Higher Education Reporter

Follow trends and current issues facing colleges and universities.
picture of Higher Education Reporter

Quick Stats

Salary Range
$20,000 – $75,000

Data from U.S. Department of Labor

What do Higher Education Reporters do?

The educational system in this country is in a constant state of flux. As a Higher Education Reporter, you are responsible for keeping the public in the know about the various issues facing our colleges and universities. A college degree can be a life-changer for many people, and it’s important that they know and understand how these institutions are growing and changing. You use your in-depth knowledge of the college system and your control of language to shed light on these issues.

But it’s not all gloom and doom. Higher Education Reporters have the ability to report on a wide range of topics, from social and studying trends amongst students, to college sports, and even leisure activities. If you love everything about college and university life, then you can find a way to write about it as a Higher Education Reporter.

If you are employed full-time at a news outlet, then you likely have your own office, or a desk in a bullpen. Depending on your publication schedule, you spend some hours in the office, attending editorial meetings and interacting with Editors and coworkers.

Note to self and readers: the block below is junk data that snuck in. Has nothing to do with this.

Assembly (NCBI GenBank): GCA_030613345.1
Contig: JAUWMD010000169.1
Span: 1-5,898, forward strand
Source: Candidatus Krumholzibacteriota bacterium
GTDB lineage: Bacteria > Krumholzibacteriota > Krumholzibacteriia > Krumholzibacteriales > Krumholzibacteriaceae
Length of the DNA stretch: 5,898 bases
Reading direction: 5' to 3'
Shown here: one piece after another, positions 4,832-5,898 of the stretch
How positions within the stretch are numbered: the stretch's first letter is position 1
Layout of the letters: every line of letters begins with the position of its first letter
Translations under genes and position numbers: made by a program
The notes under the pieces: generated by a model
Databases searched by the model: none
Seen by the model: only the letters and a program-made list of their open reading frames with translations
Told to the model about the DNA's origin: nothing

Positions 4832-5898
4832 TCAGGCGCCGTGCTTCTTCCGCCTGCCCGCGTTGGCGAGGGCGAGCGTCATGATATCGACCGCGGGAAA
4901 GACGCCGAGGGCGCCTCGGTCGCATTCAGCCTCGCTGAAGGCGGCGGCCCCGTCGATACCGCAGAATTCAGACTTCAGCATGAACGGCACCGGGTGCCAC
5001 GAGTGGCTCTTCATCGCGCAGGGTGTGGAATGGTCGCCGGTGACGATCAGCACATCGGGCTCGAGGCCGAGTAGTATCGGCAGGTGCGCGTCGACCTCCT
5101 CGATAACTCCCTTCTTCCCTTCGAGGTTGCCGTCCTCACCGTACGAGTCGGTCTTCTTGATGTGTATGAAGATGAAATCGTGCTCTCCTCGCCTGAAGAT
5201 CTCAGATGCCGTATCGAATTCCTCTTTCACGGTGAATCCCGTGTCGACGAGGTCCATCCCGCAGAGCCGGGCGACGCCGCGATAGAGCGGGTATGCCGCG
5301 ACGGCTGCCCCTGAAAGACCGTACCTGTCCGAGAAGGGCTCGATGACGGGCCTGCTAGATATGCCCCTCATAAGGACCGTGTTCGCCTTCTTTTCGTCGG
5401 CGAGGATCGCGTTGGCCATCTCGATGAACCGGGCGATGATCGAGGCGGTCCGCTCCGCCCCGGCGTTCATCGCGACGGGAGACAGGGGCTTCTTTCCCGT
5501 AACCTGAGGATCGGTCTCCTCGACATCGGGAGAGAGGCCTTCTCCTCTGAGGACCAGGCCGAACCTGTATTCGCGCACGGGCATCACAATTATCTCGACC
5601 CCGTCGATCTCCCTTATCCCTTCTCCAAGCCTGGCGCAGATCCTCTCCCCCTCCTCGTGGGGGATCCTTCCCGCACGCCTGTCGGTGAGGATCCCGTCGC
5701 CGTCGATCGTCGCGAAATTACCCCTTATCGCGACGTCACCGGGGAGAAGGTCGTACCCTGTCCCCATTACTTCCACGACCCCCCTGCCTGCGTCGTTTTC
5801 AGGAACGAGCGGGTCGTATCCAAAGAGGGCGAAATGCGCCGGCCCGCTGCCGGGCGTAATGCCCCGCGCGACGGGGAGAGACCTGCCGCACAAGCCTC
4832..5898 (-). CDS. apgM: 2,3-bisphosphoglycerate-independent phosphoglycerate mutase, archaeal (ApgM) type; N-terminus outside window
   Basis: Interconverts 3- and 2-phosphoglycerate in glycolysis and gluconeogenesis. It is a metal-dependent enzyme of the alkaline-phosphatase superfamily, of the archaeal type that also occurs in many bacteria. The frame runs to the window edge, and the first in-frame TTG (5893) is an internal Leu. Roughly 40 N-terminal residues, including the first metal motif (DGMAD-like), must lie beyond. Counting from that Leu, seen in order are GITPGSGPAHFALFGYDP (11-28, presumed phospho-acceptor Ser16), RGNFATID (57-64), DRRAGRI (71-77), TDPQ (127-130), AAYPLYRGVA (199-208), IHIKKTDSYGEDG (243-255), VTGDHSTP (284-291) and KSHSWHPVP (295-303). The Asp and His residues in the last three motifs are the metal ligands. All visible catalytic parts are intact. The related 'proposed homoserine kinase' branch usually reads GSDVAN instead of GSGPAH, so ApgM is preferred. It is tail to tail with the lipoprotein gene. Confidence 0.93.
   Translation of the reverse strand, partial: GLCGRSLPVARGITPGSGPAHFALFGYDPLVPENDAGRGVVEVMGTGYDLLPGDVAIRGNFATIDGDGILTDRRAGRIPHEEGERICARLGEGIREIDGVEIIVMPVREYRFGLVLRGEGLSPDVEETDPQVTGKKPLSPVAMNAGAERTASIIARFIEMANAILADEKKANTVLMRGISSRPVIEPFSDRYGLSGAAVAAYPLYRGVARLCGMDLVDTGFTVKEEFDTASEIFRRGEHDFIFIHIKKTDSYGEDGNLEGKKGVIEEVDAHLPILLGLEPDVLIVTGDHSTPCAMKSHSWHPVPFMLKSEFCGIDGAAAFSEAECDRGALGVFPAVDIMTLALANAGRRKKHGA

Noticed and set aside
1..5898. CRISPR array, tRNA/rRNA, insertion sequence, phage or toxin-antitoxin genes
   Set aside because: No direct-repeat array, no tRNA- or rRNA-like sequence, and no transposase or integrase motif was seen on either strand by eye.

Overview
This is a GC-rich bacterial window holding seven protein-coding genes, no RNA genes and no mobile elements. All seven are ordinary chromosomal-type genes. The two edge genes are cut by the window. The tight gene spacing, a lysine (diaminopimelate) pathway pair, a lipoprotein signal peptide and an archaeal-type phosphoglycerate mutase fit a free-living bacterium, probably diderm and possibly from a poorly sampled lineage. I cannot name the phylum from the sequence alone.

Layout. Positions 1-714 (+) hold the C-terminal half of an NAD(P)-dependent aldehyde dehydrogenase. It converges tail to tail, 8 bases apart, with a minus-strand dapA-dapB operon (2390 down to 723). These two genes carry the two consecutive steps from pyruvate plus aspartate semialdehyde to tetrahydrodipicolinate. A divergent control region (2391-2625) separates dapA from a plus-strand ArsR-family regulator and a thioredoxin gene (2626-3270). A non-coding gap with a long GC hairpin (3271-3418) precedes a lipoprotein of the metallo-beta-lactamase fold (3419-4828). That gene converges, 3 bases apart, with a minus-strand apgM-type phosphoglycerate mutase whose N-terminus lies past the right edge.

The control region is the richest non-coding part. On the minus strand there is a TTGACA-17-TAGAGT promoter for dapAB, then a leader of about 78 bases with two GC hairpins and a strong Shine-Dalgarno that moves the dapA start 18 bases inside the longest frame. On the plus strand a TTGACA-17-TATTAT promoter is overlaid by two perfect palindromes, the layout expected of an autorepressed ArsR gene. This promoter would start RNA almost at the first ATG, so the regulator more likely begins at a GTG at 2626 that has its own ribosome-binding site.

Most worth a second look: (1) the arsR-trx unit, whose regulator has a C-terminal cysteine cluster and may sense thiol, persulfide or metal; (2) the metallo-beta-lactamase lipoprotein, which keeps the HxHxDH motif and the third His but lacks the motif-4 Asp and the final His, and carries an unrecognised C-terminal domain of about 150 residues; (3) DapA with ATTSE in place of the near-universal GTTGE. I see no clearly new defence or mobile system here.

The rest of the time, you’re on your own, researching stories, running down leads, attending college and university events, and interviewing sources. Because of this, your hours can be somewhat unpredictable. Many Reporters of all kinds also work freelance.

Like all journalism jobs, being a Higher Education Reporter gives you a chance to share your vision of the news with the entire world. As news shifts from print to digital, you can find new avenues for publication online, with the potential to reach an even broader audience. Facility with computers, email, and content management systems is important.

As a Journalist, communicating is your bread and butter. You need to negotiate with sources, and rely on your personality and connections to get access to the best stories.

Should I be a Higher Education Reporter?

You should have a bachelor's degree or higher and share these traits:
  • Helpful: You always keep an eye out for what other people need.
  • Calm Under Pressure: You keep your cool when dealing with highly stressful situations.
  • Team Player: You're able to listen, communicate, and work with tons of different people.

  • How to Become a
    Higher Education Reporter

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